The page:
CASPER, Wyo. — Casper City Council will decide Tuesday whether to authorize the $8 million purchase of the Casper Business Center, a building constructed in 1981. The city had two environmental analyses conducted early in the process of considering the building as a potential new home for police headquarters, Assistant to the City Manager Jolene Martinez said Tuesday.
A small amount of asbestos was detected, but should be manageable without costing millions of dollars in abatement, Martinez said. She stated that she didn’t know whether there have been black mold issues in the building, but said the environmental analyses have been thorough and raised no insurmountable red flags.
The driving factors in the city’s interest in the Casper Business Center are its central location and its potential to become the new home of police headquarters, dispatch, municipal court and other city services at a more affordable cost than constructing a brand-new building, City Manager Carter Napier said Tuesday.
The city is planning to use $8 million in federal American Rescue Plan funds for the initial purchase. While additional money will be needed to adapt the space to the city’s needs, the overall cost should be significantly less than the $50 million estimated cost of building brand new, according to Napier. Exactly how much the city will need to invest into upgrades at the building will not be known until the city hires an architect for design work.
“It is a 40-year-old building [but] the bones in it are very, very good,” Napier said Monday, adding the city should be able to get at least 40 more years of use out of the Casper Business Center. “We certainly do have some things to do to it.”
Upgrades to the Casper Business Center would include work to meet the technological needs of the police department and dispatch as well as work to ensure it can properly meet the police department’s evidence holding needs. Napier said that HVAC appears to be less of an issue in the building, but work to ensure energy efficiency will likely be a big task when it comes to rehabilitation.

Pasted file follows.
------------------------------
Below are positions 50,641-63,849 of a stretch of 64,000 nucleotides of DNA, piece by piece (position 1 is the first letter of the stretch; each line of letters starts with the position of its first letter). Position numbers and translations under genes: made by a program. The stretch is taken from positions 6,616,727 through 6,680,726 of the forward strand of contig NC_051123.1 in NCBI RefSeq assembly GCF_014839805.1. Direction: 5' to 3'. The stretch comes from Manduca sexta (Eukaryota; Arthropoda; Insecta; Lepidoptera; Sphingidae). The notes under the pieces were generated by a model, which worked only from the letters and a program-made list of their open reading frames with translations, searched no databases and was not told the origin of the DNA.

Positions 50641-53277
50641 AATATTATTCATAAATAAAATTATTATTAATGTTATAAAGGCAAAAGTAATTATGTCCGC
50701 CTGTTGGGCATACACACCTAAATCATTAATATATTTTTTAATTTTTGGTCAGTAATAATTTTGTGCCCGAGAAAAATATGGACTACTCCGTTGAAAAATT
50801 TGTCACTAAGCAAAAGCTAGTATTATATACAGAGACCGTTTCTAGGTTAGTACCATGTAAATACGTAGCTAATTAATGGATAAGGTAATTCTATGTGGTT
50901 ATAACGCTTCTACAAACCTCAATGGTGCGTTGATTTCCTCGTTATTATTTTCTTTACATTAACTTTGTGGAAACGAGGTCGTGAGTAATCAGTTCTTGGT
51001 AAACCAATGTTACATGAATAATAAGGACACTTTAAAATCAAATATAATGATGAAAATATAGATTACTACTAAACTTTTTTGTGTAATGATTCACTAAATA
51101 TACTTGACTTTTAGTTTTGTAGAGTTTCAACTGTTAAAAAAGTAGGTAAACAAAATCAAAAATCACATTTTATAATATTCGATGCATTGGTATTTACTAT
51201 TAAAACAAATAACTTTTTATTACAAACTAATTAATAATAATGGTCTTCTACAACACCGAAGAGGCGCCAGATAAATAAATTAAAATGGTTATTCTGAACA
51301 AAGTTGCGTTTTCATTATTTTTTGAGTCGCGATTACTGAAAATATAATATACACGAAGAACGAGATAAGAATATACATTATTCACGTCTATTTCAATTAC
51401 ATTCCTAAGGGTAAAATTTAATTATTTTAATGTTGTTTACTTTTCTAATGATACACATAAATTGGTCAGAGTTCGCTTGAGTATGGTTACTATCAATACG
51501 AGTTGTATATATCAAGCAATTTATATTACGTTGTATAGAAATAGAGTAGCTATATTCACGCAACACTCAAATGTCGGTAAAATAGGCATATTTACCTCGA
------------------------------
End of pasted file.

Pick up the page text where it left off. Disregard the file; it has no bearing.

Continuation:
If the purchase happens, the city won’t be moving into the building immediately. Some of the existing tenants will be allowed to temporarily stay and continue utilizing a parking garage and uncovered parking lot adjacent to the building. Current tenant Mountain West Technologies has its telecommunications infrastructure heavily integrated into the building, and if the city council approves the purchase of the building on Tuesday, it will also consider a resolution authorizing a lease agreement so that Mountain West can gradually decommission its operations and move to another location.
The city anticipates that lease agreements with existing tenants should cover the roughly $200,000 in operating costs at the building for the first year under city ownership. The city estimates it will be 24–36 months before the building is primarily occupied by city staff, according to a memo from Police Chief Keith McPheeters.
While exact timelines remain uncertain, Napier noted Monday that the new building will eventually allow the city to stop paying leases at other facilities such as the Hall of Justice or the building housing dispatch.
Some in the commercial real estate field said last week that the city’s interest in the Casper Business Center might offset some impacts stemming from state agencies vacating office space across town to move into the new Thyra Thomson Office Building. Napier said Tuesday that the city’s purchase might have some benefit for the downtown area from an economic development perspective, but that this was not the city’s focus when contemplating the buy.
“I would say that the opportunity to keep a large commercial space vibrant is probably more of a side benefit if you will,” he said. “[That was] certainly not our main focus.”
Rather, Napier said city staff and councilmembers serving on a committee working on the new police headquarters question were focused on finding a location that could meet the department’s strategic needs in a manner that would be financially responsible to taxpayers.
Napier said locations outside of the downtown area were considered. One option the city looked at was the possibility of building a brand-new headquarters on city-owned land near the Events Center. However, from both a strategic standpoint as well as a cost standpoint, Napier said the centrally located Casper Business Center appears to be the best option and that he thinks councilmembers who served on the police headquarters committee are prepared to help make that case.